Wrestling with Weaknesses

Walter Albritton



As I have grown older, I have grown weaker physically. It is one of those problems that I call the fleas that come with the dog of old age. My “handicap” has to do with my legs; they have become gradually feebler during the past five years. To cope with this I turned first to an ordinary walking stick, then to a stronger staff, like Moses used. I was not distressed by this mild limitation; it was fun having my friends call me Moses!

A couple of years later, I found that my “balance” would require more than a staff. Resisting pessimism, I laughed about being the most unbalanced preacher in Alabama. That’s when “Wally the Walker” became a daily requirement. And that’s also when my Enemy began to hound me with the idea that “nobody wants to listen to the preaching of a crippled old man who has to use a walker to get around.” Sadly, I confess that I figured the devil was right so I began declining invitations to preach.

Then one day I came across Saint Paul’s words about his weakness, in the 12th chapter of Second Corinthians: 8 Three different times I begged the Lord to take it away. 9 Each time he said, “My grace is all you need. My power works best in weakness.” So now I am glad to boast about my weaknesses, so that the power of Christ can work through me. 10 That’s why I take pleasure in my weaknesses, and in the insults, hardships, persecutions, and troubles that I suffer for Christ. For when I am weak, then I am strong.

As I read those words I heard the Lord saying, “Paul didn’t quit.” That got my attention. So I began to wrestle with how differently from Paul I had responded to my weakness. I had certainly not “taken pleasure” in my weakness; instead I had felt sorry for myself. The big question I had to answer now was this: Could I come up with the faith to “gladly boast about my weakness so the power of Christ could work through me”? I struggled intensely with that because I kept hearing another voice saying, “Your time is up, old man; it’s time for you to sit on the porch and listen to the birds sing!”

I turned to The Message by Peterson to see how he translated Paul’s words and found this: Satan’s angel did his best to get me down; what he in fact did was push me to my knees. No danger then of walking around high and mighty. At first, I didn’t think of it as a gift, and begged God to remove it. Three times I did that, and then he told me, My grace is enough; it’s all you need. My strength comes into its own in your weakness. Once I heard that, I was glad to let it happen. I quit focusing on the handicap and began appreciating the gift. It was a case of Christ’s strength moving in on my weakness. Now I take limitations in stride, and with good cheer, these limitations that cut me down to size — abuse, accidents, opposition, bad breaks. I just let Christ take over. And so the weaker I get, the stronger I become.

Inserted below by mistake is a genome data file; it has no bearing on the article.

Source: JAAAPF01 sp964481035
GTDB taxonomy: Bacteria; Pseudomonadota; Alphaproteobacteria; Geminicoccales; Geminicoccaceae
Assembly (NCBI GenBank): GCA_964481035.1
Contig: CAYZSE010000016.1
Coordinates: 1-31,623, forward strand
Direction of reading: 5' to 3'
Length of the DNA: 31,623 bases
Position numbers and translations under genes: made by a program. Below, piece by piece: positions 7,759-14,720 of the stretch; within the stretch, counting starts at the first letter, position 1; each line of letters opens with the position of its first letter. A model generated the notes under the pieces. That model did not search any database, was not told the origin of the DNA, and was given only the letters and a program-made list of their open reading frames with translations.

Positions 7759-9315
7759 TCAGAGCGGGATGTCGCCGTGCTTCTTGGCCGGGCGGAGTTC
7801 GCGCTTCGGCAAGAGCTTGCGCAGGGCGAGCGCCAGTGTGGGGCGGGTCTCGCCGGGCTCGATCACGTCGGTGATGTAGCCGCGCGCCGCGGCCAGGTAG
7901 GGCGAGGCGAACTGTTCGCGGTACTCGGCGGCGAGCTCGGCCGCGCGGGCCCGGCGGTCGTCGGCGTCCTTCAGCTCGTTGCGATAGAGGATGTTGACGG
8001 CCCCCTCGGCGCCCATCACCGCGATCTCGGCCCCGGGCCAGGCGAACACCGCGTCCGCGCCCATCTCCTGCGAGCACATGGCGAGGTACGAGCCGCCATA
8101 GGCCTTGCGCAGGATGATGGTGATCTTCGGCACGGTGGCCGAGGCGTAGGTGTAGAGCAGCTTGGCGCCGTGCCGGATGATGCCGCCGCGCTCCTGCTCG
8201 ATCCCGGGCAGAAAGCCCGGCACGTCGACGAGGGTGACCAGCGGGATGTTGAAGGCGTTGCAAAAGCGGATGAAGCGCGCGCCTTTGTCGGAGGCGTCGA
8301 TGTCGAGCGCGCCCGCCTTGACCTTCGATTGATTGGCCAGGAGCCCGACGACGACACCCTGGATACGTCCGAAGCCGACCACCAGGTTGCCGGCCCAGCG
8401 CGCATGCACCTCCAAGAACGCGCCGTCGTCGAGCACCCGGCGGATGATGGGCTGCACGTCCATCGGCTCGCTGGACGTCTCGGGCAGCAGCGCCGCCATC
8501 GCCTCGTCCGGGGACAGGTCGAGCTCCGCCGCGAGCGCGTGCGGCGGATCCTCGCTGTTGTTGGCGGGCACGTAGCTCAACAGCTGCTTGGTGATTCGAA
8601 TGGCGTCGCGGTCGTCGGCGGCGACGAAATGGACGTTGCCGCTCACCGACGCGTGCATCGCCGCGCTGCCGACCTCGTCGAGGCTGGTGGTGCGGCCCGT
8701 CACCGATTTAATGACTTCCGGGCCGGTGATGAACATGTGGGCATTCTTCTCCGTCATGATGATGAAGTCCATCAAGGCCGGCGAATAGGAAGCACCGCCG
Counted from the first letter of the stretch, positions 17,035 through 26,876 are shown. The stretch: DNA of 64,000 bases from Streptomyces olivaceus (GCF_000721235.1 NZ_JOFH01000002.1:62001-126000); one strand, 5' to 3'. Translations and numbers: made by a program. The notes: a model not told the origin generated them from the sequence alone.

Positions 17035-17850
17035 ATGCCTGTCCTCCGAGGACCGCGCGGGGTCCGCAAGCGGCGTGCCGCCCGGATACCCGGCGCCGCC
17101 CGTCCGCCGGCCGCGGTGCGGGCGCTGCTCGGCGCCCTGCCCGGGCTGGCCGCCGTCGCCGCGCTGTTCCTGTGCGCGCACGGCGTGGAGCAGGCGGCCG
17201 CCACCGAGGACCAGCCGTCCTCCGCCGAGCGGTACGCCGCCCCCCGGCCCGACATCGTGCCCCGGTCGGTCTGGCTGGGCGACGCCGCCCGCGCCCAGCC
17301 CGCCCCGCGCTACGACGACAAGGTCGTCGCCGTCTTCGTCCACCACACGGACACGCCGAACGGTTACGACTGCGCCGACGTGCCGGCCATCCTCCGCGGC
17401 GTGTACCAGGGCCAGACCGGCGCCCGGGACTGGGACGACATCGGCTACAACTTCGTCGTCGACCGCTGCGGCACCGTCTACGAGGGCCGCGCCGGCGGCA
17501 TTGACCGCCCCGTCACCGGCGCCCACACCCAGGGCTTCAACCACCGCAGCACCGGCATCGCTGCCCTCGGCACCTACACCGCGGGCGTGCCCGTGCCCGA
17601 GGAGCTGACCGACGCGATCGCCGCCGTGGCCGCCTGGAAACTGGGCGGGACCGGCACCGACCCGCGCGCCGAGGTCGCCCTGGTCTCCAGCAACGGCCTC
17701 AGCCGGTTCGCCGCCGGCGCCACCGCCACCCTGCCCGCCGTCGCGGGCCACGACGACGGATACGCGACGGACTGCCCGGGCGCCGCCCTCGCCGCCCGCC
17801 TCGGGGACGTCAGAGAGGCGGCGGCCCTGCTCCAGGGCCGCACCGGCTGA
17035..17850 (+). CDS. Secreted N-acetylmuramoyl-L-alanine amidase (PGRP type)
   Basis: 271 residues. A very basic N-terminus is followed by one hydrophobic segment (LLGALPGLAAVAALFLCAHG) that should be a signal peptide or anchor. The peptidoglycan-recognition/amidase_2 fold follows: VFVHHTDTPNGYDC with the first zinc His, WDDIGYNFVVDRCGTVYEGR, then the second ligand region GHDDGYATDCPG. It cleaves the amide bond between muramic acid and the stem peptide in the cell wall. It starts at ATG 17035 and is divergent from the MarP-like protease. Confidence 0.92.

My friend J.B. Phillips stirred my soul with his translation of what Paul said: I have cheerfully made up my mind to be proud of my weaknesses, because they mean a deeper experience of the power of Christ. I can even enjoy weaknesses, suffering, privations, persecutions and difficulties for Christ’s sake. For my very weakness makes me strong in him.

I am pleased to report that my struggle is over. With the Lord’s help, I told the devil, “Paul didn’t quit and this unbalanced preacher is not quitting either, so you can get off my back.”

I decided to rejoice in my weakness so the power of Christ can rest upon me. And as long as the Lord gives me the mind and voice to proclaim the good news about Jesus, every chance I get I am going to push Wally the Walker up to the pulpit and invite people to trust and obey my Lord Jesus Christ. Soli Deo Gloria!


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